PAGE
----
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How Shareholders at a Queens Co-op Reclaimed Their Turf

Meadowlark Gardens, Fresh Meadows, Queens

Photo by Jennifer Wu. Click to enlarge.
Marilyn Profita
Dec. 3, 2014

After the group retained Hankin, he got to work reviewing the co-op's bylaws, while Profita tried to find answers of her own.

If You Can't Beat 'Em, Join 'Em

Profita already knew about some of the co-op's issues. The four boilers were constantly breaking down. The two-story buildings had minimal insulation. There were chronic window leaks.

Central control of the heat meant shareholders had no way of regulating the temperature inside their apartments; some were hot, some were warm, some were cold.

Banks were reluctant to lend to shareholders or potential buyers because of the co-op's wobbly financial condition.

Profita created a spreadsheet detailing the history of assessments and maintenance increases. But when she took it to the seven-member board to get an explanation, "they said there was no explanation except that 80 percent of the costs are set in stone," Profita says.

"They also said that as a shareholder I had no right to look at the books. So I decided that the only way to find out what was going on was to run for the board."

Profita and two equally disaffected shareholders ran for the board at the annual meeting in 2012, and appeared to win three seats. When the board declared that all seven incumbents had won re-election, Profita and her group told Hankin to demand a recount, which proved they had won.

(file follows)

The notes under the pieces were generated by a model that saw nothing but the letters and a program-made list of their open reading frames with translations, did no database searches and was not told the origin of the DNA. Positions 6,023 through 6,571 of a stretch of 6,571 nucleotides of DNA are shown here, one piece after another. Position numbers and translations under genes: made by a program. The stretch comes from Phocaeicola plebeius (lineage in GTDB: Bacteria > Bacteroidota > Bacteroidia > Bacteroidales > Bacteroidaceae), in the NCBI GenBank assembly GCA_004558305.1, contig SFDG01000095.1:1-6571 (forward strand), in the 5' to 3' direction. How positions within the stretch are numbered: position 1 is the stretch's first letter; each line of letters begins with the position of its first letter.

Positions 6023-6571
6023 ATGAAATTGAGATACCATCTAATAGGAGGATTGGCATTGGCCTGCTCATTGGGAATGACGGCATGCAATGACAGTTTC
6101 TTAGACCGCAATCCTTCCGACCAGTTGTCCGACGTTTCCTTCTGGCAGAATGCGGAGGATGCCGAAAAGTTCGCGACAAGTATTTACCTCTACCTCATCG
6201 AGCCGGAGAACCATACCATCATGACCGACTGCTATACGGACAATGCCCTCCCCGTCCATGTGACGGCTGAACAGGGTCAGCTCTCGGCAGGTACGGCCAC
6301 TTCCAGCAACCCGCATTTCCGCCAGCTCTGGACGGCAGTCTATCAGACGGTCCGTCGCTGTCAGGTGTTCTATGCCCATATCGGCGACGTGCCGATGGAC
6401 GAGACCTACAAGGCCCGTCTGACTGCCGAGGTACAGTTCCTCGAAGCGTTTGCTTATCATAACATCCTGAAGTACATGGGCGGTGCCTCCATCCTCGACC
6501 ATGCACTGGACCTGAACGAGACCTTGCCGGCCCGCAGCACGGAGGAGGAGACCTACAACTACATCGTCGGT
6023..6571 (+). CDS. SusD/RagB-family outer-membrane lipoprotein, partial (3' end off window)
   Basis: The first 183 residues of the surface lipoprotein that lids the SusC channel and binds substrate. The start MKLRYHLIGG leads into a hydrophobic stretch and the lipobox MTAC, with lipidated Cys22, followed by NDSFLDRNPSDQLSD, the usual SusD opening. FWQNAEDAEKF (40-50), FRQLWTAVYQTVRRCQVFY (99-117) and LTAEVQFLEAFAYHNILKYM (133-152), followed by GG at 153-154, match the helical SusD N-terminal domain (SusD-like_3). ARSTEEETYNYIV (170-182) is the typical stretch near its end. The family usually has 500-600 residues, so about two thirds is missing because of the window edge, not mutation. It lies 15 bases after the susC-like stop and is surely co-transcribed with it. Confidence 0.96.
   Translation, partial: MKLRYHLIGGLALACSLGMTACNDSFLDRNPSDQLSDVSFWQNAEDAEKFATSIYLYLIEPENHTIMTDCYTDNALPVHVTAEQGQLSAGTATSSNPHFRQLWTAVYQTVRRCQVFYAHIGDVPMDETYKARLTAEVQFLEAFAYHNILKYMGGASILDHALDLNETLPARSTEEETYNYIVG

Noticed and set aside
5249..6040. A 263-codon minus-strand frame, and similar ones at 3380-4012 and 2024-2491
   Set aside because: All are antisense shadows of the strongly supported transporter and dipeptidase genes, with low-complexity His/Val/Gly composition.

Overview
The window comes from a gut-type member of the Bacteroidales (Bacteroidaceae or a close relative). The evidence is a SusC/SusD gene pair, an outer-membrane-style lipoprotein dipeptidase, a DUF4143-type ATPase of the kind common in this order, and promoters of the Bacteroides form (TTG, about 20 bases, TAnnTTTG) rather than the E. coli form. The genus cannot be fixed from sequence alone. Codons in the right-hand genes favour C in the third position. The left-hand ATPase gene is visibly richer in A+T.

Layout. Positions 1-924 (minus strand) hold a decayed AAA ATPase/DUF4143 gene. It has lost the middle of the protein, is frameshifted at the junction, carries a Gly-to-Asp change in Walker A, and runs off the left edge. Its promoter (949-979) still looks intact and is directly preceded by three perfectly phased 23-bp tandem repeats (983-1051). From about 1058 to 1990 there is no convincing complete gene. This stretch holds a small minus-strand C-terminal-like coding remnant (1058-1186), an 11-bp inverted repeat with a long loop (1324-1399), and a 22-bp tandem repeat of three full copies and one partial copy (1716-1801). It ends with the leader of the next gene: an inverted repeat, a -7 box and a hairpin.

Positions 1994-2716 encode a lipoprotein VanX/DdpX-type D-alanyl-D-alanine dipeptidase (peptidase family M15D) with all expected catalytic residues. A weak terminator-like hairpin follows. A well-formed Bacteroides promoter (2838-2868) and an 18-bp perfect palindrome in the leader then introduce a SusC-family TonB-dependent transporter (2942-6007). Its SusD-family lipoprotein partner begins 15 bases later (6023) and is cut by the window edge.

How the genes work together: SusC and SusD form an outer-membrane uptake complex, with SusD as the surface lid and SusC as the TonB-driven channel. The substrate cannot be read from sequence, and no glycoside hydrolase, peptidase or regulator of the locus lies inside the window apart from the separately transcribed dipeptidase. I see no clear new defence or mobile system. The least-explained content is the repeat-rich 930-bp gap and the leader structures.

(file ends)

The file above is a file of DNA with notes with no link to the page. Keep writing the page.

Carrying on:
But the only way to force the incumbent board to admit that Profita's group had won was to mount a lawsuit, a costly undertaking with no guaranteed results. The group decided to come back and fight another day.

The Lawyer's Discovery

After the contentious election, Hankin discovered the board was allowing the sponsor to vote his shares not only for the three board seats he was entitled to, but for a fourth seat as well, which gave them a guaranteed majority on the board. The group let the board know it was a clear violation of the bylaws.

At the next election, in fall 2013, Profita ran again with six fellow dissidents. This time, without the chicanery, Profita and her fellow dissidents swept all seven seats. The group has quite a task ahead of them as they work to turn things around.


Adapted from "We Took Back Our Building" by Bill Morris (Habitat, December 2014)

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